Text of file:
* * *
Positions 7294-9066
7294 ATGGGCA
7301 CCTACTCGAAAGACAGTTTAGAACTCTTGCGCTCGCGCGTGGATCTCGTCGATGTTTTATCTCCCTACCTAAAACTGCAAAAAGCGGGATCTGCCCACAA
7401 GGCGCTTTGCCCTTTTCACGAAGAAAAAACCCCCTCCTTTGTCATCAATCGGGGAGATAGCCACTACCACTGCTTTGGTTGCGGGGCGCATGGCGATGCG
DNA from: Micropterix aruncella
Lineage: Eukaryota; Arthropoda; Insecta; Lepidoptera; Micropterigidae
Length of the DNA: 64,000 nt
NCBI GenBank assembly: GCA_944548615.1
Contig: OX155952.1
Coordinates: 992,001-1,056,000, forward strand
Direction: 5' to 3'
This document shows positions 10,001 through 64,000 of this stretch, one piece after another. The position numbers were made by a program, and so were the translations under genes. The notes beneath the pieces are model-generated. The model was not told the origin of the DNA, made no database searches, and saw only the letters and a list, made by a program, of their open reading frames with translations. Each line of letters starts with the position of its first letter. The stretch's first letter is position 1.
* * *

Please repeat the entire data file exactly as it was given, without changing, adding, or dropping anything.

Positions 7294-9066
7294 ATGGGCA
7301 CCTACTCGAAAGACAGTTTAGAACTCTTGCGCTCGCGCGTGGATCTCGTCGATGTTTTATCTCCCTACCTAAAACTGCAAAAAGCGGGATCTGCCCACAA
7401 GGCGCTTTGCCCTTTTCACGAAGAAAAAACCCCCTCCTTTGTCATCAATCGGGGAGATAGCCACTACCACTGCTTTGGTTGCGGGGCGCATGGCGATGCG
DNA from: Micropterix aruncella
Lineage: Eukaryota; Arthropoda; Insecta; Lepidoptera; Micropterigidae
Length of the DNA: 64,000 nt
NCBI GenBank assembly: GCA_944548615.1
Contig: OX155952.1
Coordinates: 992,001-1,056,000, forward strand
Direction: 5' to 3'
This document shows positions 10,001 through 64,000 of this stretch, one piece after another. The position numbers were made by a program, and so were the translations under genes. The notes beneath the pieces are model-generated. The model was not told the origin of the DNA, made no database searches, and saw only the letters and a list, made by a program, of their open reading frames with translations. Each line of letters starts with the position of its first letter. The stretch's first letter is position 1.